True, a scuba tank probably wouldn't explode like that in real life, but it's a great scene nonetheless. The moment is also set up several times earlier in the film. The first spoiler appears when Brody is paging through a book on sharks, educating himself on the toothy killer prowling around his town. During his research, Brody glimpses a photo of a shark biting down on a long metallic cylinder. According to the blog "The Haunted Closet," that's "an aluminum rod used to measure bite strength in tons," and it establishes the idea that sharks have a thing for chomping down on metal cylinders.

The second spoiler comes when Brody teams up with scientist Matt Hooper (Richard Dreyfuss) and fisherman Captain Quint (Robert Shaw). After the protagonists set sail to kill the shark, Brody accidentally loosens a knot and sends several compressed air tanks rolling across the deck. Panicked, Hooper shouts at Brody, "You screw around with these tanks, and they're going to blow up!"

It's a lesson Brody learns well, but the spoilers aren't finished yet. Seconds later, an irritated Quint comments, "That's real fine expensive gear you've brought here, Mr. Hooper. But I don't know what that b****** shark is going to do with it. Might eat it, I suppose."

Why, yes, Quint. You're 100% right.

L.A. Confidential (1997)

Based on a novel by James Ellroy, L.A. Confidential is widely considered one of the all-time great detective films. Roger Ebert included it in his Great Movie collection, the Library of Congress selected it for the National Film Registry, and at the 70th Academy Awards, the film snagged two Oscars. One of those awards went to Brian Helgeland and Curtis Hanson for Best Adapted Screenplay, and their script for this neo-noir is incredibly tight, complete with a clever little spoiler hidden in the early scenes of the film.

It all revolves around Sgt. Edmund "Ed" Exley (Guy Pearce), a spectacles-sporting police officer with big ambitions. He's described as a "political animal," and he certainly knows how to play the system. But while he's a schemer, he still clings to a certain moral code, believing police officers are supposed to protect the law, not break it. However, that's not exactly how things work in this 1950s police department. The L.A. cops bend as many rules as they enforce, so it's no surprise that Captain Dudley Smith (James Cromwell) thinks Exley isn't cut out for the job.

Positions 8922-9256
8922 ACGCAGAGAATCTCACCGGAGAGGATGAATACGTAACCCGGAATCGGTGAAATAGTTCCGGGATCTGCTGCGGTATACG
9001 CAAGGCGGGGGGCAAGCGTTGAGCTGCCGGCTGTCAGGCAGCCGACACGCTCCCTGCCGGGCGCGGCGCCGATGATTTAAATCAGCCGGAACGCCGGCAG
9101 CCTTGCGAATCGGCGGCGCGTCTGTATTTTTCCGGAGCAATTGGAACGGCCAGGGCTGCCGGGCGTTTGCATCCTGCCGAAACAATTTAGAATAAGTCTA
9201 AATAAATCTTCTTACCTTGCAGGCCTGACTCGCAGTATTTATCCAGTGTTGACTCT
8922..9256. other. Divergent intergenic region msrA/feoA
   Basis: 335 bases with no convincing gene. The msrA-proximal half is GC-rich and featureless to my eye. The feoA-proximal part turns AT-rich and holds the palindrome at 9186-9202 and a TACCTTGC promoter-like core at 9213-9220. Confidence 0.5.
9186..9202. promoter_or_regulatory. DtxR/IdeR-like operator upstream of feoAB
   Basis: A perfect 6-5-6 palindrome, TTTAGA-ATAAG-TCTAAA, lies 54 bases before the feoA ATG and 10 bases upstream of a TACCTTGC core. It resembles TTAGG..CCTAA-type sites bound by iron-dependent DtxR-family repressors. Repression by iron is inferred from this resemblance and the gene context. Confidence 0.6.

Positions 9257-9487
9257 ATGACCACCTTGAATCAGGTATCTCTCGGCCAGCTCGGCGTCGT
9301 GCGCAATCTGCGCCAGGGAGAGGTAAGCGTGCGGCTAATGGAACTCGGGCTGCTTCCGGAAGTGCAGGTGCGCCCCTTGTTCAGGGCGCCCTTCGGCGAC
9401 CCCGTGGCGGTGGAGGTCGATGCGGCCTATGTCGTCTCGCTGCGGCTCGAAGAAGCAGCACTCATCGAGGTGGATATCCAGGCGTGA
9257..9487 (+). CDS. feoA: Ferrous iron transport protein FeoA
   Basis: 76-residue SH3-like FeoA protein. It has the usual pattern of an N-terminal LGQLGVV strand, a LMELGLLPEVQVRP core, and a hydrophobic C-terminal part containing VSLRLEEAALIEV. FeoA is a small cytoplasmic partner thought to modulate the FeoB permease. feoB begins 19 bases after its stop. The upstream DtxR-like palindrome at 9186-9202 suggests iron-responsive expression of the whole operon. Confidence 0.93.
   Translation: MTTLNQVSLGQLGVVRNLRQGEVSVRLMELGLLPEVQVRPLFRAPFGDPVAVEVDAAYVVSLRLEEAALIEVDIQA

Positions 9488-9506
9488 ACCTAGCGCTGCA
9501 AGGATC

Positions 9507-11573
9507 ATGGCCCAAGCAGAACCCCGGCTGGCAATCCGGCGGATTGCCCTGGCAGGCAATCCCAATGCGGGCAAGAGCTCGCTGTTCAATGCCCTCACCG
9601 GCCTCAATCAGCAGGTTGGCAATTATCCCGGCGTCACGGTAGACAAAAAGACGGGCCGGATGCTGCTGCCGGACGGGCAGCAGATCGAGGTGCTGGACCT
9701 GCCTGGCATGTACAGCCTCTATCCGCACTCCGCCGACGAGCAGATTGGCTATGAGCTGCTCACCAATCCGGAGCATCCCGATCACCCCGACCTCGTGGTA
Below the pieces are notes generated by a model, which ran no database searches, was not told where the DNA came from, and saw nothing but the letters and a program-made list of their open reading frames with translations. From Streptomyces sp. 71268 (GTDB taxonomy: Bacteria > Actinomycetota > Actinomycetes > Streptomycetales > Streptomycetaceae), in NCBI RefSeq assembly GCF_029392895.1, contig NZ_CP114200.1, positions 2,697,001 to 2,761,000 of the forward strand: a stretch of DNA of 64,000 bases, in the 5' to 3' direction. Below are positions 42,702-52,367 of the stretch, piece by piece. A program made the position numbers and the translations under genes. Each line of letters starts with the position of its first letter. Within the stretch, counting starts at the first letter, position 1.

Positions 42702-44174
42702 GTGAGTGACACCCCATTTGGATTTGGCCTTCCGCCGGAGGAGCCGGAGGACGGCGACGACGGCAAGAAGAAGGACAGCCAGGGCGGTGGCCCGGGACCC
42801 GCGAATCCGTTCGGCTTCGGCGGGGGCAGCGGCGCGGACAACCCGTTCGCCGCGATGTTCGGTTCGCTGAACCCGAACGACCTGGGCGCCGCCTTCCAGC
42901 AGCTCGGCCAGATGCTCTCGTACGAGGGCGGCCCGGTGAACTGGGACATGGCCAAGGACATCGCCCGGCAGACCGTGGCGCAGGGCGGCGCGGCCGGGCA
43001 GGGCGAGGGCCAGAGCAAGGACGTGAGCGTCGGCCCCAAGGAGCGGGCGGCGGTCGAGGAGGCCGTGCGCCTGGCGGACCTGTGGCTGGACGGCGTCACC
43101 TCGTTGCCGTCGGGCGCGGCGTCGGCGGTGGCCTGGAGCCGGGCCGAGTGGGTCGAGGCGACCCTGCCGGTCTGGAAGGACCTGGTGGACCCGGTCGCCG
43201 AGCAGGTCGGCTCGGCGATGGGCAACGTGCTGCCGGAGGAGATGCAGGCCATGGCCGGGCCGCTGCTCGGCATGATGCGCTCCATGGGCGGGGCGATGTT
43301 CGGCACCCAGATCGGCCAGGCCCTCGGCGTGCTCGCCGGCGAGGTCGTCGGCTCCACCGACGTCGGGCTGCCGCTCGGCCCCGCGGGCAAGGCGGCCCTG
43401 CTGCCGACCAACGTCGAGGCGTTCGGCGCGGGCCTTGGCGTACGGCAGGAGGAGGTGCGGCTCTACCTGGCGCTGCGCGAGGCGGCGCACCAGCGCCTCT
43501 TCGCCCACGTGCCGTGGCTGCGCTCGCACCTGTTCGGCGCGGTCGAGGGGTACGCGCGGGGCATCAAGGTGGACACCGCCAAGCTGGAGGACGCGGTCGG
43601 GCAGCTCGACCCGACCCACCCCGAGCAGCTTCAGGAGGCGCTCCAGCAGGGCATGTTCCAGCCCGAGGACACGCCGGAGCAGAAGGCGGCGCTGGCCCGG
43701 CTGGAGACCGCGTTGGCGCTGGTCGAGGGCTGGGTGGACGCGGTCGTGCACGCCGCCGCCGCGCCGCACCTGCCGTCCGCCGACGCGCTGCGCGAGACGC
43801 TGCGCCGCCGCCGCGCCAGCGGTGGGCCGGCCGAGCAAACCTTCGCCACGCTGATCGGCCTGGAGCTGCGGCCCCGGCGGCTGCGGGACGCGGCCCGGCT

Hoping to curb Exley's dream of becoming a detective, Smith asks the young sergeant a series of cutting questions. Would he be willing to plant evidence on a suspect? Would he beat a confession out of someone he "knew" was guilty? Most importantly, could he shoot a "hardened criminal in the back?" Exley responds to each question with an adamant "no," but by the end of the film, Exley does indeed beat a suspect and, in the final shoot-out, plugs a bad guy in the back.

Ironically, that bad guy is Captain Dudley Smith.

Hot Fuzz (2007)

Once again, we're returning to the Edgar Wright oeuvre. After all, there are so many layers to his movies that it takes multiple viewings to get all the gags, and that's especially true for Hot Fuzz.

For example, there's the moment when DS Andy Wainwright (Paddy Considine) confronts Sgt. Nicholas Angel (Simon Pegg) in a pub. Thinking the self-righteous Angel can't wait to replace a recently "retired" officer, Wainwright cracks, "I bet you can't wait to jump into Sgt. Popwell's grave." Angel tersely replies, "I'm not jumping into anyone's grave." But later in the film, Angel literally falls into the murdered policeman's tomb.

Another quick spoiler appears during a carnival scene, when Angel is approached by a local reporter (Adam Buxton) who knows the identity of a serial killer. But before he can reveal the name, the journalist is murdered in spectacularly bloody fashion. Of course, we could've guessed this was coming as moments before, we saw the suspected murderer (Timothy Dalton) promoting a carnival game called "Splat the Rat."

But really, the best spoiler comes in the first five minutes of the movie. Feeling threatened by Angel's excellent police work, his superiors decide to send him to a quiet country town where he'll never be heard from again. Naturally, Angel protests this decision, but the police chief (Bill Nighy) explains he's sending Nicholas away whether he likes it or not.

Furious, Angel tells his boss he can't just make people disappear, to which his commander responds, "Yes, I can. I'm the chief inspector." And that, right there, is the whole plot. When Angel finally arrives at the quiet village of Sandford, he discovers the town is run by a cult-like group that murders anyone ruining Sandford's perfect image. The bodies are then hidden away, stories are concocted to explain the disappearances, and of course, the psychotic gang is run by none other than the town's chief inspector (Jim Broadbent).